Parents appreciate the time they can spend with their child, both learning and taking advantage of off-peak family field trips to museums, parks, even vacations. “There are so many benefits for families. Their kids work hard, get the work done, they’re focused one-on-one with their parent and not distracted. Some days they get work done in two or three hours and can spend more hours of the day engaged as a family,” Shepich says.

Meetups, events and field trips

What makes Oakland Schools VLAC so different from other virtual learning programs is the outreach available to families that participate. Through Mentor Meetups, field trips and special events, students build relationships, learn new things and have fun with other kids.

Typically held in-person at Oakland Schools in Waterford Township monthly or bimonthly, Mentor Meetups are a chance for students to meet face-to-face with mentor teachers. Due to COVID, Mentor Meetups are currently being conducted virtually a few times during the school year.

“In past years, the kids would come to our building and meet with their teacher in the morning and then stay for lunch. They love having the chance to see their teacher and engage in a fun activity, and it’s always something related to an aspect of their learning that they might need help with,” Shepich says. “Even though kids see their teachers each week in the live lesson, there are so many things that are hard to do virtually.”

Approximately four times each year, students gather for special themed events, where students can engage in architecture, astronomy, art, math competitions, robotics, snakes and other reptiles, even a writing event that gives kids the chance to publish their own book.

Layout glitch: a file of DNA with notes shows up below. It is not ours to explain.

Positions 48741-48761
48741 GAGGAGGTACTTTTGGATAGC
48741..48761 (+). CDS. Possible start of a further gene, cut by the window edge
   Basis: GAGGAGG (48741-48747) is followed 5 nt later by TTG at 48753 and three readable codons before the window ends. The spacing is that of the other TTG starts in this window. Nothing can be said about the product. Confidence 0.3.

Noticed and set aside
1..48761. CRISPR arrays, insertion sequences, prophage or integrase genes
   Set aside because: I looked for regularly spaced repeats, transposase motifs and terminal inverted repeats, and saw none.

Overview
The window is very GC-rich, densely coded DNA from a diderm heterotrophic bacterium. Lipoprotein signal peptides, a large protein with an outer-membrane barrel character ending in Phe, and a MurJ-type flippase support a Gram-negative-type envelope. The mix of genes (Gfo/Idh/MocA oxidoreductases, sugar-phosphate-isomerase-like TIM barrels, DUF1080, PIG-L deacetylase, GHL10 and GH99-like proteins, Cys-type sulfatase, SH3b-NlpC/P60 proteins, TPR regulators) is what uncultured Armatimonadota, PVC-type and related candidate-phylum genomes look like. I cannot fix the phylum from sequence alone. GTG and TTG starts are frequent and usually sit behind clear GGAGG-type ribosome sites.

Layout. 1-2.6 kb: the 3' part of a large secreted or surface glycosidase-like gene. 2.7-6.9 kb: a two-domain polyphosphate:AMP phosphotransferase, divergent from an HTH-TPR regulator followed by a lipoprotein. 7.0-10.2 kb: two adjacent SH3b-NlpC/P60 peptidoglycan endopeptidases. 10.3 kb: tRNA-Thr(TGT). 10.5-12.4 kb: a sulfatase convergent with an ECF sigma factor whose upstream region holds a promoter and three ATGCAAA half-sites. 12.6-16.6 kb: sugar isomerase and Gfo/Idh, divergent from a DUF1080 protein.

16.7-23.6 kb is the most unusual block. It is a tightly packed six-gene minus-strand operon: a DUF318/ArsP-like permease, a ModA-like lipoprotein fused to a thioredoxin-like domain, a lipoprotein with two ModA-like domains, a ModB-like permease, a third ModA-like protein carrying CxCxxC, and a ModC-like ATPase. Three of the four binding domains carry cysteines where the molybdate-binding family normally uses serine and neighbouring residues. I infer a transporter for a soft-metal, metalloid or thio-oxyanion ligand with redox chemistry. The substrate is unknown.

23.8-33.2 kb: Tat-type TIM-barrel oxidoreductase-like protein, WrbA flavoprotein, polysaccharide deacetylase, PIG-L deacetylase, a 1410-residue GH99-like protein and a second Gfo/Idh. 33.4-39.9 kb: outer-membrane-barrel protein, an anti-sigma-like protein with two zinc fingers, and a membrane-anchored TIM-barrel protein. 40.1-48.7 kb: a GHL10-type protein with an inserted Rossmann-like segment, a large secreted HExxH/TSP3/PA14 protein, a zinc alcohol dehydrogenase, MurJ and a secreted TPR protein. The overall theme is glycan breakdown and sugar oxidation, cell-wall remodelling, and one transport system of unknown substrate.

“We had a cooking event with different stations and students could learn how to make a smoothie, an appetizer and a main dish, and then taste what they made,” Shepich says. “A caterer came in and showed the children how to professionally garnish their plates — even create decorations in chocolate. It was really fun for the students.”

In addition to Mentor Meetups and events, VLAC coordinates a field trip for students approximately four times each year, moving around different counties to make the trips more accessible to families. “We’ve been to Morley Candy where Sanders candies are made, Domino Farms, Spicer Orchards in Fenton, the Detroit Zoo, the Ann Arbor Hands-On Museum, and the Robot Garage,” Shepich says. All three enrichment programs give students a chance to bond and learn from each other.

For families that want to enjoy maximum involvement in their child’s education, Oakland Schools VLAC is a smart choice, says Shepich, who worked to build the program a decade ago and has served as a teacher with VLAC.

“I’m thrilled by the growth we have had this past year,” says Shepich. “We scaled fast because we had to and the kids deserve it. Our teachers know their stuff and we have a superb staff. Kids still get the same superior education and parents are grateful.”

Learn more about Oakland Schools Virtual Learning Academy Consortium at virtuallearningacademyconsortium.org.

Claire Charlton
Claire Charlton
An enthusiastic storyteller, Claire Charlton focuses on delivering top client service as a content editor for Metro Parent. In her 20+ years of experience, she has written extensively on a variety of topics and is keen on new tech and podcast hosting. Claire has two grown kids and loves to read, run, camp, cycle and travel.